Supreme Court ruling on school choice could lift barriers in Maine, Michigan
As the political winds gather at parents’ backs, the nation’s highest court again weighs whether to fortify their right to choose a school. A legal victory there next year also could pave the way to knock down a few lingering barriers that limit parental choices in a few states.
The expansion of education opportunities in 2021 has been breathtaking. A record 18 states approved new or bigger choice programs, and frustrated parents recently fueled an upstart’s election victory in Virginia. Now another state has reached the spotlight, with a Supreme Court argument that could ensure millions of families avoid legal traps while choosing the best school for their child.
Maine is one of only two states with a town tuitioning program, which dates back nearly 150 years. Parents such as David and Amy Carson, who live in a rural district where the public school does not serve their child’s grade level, could have used a designated amount of state funding to pay their daughter’s tuition at a public or private school. (She has graduated and moved on to college since the case began.) For the past 40 years, the state has denied families the option of spending their state tuition dollars at a religiously based school.
Last summer the U.S. Supreme Court ruled that states offering families K-12 tuition aid “cannot disqualify some private schools solely because they are religious.” The decision was a victory for Kendra Espinoza, a single mother. Montana had denied her access to the benefits of a tax-credit scholarship program because she elected to enroll her daughters in a Christian school.
The 2020 Espinoza ruling invalidated most states’ anti-aid provisions, which discriminated against schools because of their religious status. In other words, families cannot be stopped from using state scholarship funds at a school just because it’s affiliated with a church or creed. But officials in Maine split hairs to persist in their discrimination by forbidding parents from choosing a school that promotes religious teachings and using state dollars to pay their child’s tuition. In other words, the state denied an opportunity to the Carsons’ daughter because the family’s chosen school happened to take its faith commitment seriously.
“Religious schools teach religion,” Institute of Justice attorney Michael Bindas argued before the Supreme Court on the family’s behalf. “It is part of what they do. It is only because of religion that [certain schools] are excluded” from a family’s independent choice in the Maine program.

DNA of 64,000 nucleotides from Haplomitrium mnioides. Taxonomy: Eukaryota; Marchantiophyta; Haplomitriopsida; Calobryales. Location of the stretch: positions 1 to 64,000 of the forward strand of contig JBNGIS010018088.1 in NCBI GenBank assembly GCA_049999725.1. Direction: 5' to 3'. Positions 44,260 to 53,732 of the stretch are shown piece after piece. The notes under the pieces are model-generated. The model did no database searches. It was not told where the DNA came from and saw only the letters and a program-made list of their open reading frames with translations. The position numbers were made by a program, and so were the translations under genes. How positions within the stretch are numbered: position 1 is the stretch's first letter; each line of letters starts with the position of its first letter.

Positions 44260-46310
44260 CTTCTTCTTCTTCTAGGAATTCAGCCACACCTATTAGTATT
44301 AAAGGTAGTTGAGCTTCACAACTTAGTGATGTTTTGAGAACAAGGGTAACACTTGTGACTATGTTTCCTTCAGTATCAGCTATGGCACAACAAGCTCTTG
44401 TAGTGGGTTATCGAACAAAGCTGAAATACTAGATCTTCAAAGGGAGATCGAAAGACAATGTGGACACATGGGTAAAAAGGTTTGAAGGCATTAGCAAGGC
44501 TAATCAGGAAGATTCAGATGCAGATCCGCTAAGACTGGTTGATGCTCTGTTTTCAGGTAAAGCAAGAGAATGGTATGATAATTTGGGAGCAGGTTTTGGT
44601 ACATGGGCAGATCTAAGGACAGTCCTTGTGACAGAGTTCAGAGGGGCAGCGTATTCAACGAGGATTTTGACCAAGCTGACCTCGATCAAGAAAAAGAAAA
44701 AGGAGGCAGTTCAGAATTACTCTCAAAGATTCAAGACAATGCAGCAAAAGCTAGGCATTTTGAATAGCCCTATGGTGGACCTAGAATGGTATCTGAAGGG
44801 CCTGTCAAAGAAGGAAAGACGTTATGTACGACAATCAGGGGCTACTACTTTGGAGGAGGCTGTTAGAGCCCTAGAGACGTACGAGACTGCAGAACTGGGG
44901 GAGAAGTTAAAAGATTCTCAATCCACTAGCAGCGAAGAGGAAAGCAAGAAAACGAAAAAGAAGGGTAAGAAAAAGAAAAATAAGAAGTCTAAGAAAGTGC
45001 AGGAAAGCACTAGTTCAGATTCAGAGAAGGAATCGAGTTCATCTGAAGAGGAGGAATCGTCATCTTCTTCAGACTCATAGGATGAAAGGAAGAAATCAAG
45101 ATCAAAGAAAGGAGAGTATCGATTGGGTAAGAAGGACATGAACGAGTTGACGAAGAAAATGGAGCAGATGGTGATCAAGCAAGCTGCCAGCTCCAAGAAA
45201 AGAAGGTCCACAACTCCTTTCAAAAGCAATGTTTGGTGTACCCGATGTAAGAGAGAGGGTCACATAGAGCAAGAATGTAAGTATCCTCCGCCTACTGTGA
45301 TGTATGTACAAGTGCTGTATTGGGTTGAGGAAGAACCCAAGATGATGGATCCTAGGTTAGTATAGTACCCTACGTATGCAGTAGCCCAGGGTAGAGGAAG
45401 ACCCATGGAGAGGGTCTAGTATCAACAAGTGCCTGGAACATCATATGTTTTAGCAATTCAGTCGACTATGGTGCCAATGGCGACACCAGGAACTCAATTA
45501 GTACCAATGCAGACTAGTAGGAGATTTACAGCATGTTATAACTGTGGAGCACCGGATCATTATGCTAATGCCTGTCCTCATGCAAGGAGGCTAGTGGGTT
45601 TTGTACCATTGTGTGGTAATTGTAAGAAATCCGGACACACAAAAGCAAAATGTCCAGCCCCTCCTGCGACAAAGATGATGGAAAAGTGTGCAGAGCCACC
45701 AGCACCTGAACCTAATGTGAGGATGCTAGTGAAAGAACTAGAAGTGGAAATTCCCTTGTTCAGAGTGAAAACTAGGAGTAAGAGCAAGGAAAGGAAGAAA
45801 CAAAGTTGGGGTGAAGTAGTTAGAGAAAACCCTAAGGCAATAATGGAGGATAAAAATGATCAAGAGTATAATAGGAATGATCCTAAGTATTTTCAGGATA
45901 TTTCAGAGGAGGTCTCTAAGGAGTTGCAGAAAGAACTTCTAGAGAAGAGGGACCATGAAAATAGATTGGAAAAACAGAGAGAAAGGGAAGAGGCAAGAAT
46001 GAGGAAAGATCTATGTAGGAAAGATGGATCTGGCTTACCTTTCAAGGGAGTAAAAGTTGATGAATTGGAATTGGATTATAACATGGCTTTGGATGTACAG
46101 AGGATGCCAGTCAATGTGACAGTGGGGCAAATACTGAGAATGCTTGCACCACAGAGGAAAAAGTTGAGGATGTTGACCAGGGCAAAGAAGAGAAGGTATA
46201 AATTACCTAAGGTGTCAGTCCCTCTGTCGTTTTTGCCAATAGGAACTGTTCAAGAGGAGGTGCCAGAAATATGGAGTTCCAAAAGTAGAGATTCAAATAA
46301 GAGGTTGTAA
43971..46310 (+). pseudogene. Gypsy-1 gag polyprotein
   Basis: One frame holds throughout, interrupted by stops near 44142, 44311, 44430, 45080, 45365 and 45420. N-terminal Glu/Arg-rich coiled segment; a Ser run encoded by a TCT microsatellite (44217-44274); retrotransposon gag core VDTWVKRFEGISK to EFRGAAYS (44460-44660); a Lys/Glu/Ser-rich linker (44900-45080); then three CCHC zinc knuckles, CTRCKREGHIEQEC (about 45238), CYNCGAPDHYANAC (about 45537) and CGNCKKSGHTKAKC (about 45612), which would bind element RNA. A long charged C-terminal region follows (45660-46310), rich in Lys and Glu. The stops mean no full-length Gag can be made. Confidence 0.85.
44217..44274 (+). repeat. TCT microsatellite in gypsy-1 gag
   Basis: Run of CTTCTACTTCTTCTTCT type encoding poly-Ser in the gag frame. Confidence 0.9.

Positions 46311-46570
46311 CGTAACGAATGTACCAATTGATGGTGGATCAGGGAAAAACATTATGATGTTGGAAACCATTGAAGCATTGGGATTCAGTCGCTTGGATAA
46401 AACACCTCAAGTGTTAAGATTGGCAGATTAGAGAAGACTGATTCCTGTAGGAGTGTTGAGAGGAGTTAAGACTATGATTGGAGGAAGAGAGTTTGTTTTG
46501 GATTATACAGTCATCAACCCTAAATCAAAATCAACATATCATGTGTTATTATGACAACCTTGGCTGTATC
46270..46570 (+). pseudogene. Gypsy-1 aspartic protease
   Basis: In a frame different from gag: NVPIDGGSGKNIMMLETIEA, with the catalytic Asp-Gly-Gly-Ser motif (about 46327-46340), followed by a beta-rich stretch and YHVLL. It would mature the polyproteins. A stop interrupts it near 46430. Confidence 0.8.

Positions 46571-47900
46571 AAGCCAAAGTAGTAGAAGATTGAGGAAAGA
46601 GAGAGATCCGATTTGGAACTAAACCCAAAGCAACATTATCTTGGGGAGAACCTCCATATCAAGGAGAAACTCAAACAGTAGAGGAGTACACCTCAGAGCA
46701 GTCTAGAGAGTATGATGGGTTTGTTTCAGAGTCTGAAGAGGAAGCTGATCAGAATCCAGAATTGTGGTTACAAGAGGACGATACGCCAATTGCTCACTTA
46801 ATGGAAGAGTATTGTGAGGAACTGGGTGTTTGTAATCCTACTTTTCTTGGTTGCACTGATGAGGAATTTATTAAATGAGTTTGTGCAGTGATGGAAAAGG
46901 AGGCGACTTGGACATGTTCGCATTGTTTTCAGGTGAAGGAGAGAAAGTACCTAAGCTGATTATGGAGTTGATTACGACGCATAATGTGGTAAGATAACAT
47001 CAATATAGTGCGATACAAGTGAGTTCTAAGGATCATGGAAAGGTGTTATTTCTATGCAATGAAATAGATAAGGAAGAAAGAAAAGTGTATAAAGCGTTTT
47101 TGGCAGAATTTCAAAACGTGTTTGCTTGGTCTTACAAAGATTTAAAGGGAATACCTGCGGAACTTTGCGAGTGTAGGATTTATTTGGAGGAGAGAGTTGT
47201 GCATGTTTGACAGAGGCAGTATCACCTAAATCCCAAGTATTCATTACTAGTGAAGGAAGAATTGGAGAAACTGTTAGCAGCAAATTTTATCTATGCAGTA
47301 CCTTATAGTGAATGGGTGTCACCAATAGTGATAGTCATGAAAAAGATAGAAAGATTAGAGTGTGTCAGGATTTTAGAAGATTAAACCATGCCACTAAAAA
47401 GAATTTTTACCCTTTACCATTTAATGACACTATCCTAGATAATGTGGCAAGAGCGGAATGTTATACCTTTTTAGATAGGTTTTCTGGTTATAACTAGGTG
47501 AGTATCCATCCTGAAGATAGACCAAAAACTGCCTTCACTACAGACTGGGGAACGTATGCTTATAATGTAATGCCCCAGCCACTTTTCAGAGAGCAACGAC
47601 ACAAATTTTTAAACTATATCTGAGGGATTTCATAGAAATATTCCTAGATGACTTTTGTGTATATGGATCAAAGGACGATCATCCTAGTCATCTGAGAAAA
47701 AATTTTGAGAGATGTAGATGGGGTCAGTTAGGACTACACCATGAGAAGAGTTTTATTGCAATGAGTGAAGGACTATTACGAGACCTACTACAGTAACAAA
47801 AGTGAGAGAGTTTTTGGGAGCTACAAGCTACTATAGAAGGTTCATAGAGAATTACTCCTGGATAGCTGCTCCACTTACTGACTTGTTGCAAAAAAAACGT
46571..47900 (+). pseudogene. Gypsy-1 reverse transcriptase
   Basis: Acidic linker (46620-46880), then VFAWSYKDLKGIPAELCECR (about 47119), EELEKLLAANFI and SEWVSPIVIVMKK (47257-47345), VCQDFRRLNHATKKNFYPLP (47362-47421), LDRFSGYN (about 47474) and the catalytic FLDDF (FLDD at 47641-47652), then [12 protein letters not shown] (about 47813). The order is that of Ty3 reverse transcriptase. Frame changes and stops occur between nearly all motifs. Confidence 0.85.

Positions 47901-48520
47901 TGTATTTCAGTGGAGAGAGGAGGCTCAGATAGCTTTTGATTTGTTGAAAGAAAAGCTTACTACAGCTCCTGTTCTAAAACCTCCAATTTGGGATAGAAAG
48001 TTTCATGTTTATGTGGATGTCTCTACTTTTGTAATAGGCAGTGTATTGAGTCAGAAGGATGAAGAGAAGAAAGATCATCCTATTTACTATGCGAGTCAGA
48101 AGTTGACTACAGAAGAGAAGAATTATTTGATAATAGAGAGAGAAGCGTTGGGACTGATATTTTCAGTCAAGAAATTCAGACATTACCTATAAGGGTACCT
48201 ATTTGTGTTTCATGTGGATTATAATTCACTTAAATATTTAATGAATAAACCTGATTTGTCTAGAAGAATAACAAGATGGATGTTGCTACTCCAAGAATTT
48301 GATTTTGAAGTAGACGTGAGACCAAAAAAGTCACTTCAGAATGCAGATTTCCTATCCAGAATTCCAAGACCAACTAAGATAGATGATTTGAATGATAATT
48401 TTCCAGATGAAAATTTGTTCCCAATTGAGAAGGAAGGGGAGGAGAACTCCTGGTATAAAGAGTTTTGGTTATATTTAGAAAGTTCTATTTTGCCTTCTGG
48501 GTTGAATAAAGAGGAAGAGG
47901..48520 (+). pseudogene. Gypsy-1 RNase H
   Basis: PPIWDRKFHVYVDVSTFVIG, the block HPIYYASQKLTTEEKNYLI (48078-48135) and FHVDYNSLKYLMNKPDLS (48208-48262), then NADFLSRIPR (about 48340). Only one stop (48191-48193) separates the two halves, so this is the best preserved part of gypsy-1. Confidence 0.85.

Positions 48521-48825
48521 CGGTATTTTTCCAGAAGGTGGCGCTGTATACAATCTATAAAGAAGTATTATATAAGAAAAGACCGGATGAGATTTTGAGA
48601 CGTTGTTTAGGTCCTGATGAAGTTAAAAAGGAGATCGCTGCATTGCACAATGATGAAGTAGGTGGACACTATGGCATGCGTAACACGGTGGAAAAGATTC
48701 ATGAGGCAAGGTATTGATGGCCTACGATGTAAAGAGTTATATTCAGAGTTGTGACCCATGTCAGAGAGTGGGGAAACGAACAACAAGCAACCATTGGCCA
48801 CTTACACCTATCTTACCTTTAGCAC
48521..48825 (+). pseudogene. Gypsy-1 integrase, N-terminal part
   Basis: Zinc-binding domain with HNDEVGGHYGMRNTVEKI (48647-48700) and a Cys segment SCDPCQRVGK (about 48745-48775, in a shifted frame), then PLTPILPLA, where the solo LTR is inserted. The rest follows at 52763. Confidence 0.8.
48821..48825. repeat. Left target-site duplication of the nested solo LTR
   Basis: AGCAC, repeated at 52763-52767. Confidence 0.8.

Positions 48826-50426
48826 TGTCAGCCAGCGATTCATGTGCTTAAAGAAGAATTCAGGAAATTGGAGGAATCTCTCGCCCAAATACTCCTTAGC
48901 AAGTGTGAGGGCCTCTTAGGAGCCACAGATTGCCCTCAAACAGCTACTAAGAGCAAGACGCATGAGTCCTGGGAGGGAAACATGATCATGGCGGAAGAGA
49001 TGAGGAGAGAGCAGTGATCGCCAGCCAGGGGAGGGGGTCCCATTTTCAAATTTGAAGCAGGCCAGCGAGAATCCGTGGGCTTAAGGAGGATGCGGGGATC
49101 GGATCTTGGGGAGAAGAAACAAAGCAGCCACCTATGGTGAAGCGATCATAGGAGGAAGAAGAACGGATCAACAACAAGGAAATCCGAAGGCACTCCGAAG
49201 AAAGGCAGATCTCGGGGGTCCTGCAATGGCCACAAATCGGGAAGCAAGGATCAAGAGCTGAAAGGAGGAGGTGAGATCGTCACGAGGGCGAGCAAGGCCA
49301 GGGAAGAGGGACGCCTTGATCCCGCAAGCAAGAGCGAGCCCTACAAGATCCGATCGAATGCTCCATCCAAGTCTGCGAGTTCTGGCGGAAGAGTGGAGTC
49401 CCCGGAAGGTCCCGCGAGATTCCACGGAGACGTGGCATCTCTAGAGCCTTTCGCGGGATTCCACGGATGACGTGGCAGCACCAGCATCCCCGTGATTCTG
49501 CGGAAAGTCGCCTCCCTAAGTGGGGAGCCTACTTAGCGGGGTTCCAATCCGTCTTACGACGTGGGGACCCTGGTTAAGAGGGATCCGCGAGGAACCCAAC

A favorable ruling for the Carsons in 2022 appears likely, but it may not do much for families in Michigan, one of the few states not directly affected by the Espinoza ruling. Our state’s anti-aid amendment is of a newer vintage than others’, carefully worded to take a neutral tone toward religion, whether considering a school’s status or specifically how funds could be used.
While the finer legalities differ, Michigan’s amendment hinders families in much the same way as Maine officials discriminated against the Carsons. Like many couples, George and Michelle Lupanoff of Grand Rapids, Mich., exercised school choice by moving into their desired district and assuming the responsibilities of a home mortgage. In recent years, though, their twin daughters experienced a disagreeable turn in the campus environment and in classroom texts and curriculum. They scrounged and saved money to send the girls to a private Christian education as they prepared to move into high school.
A case brought by the Mackinac Center Legal Foundation on behalf of the Lupanoffs and four other families contends that Michigan’s 50-year-old amendment not only was birthed in anti-religious bigotry, but it unfairly limits their choices today. Recent federal tax reform opened the door for Michigan families to earn a state tax benefit by using their 529 college savings plan to pay for K-12 tuition.
But the state’s restrictive anti-aid amendment stands squarely in the way. Under it, the Lupanoffs can use 529 funds to pay nearly $11,000 a year to enroll their children in the neighboring East Grand Rapids school district, if they chose. But there’s no way to get the same tax benefit from using the plan to pay for their daughters’ tuition at NorthPointe Christian. Not unless the Supreme Court weighs in to set things right.
As educational and religious freedom marches steadily onward, the heart of the Great Lakes remains its next frontier. A victory in the Carson case should only brighten the hopes of Michigan families.
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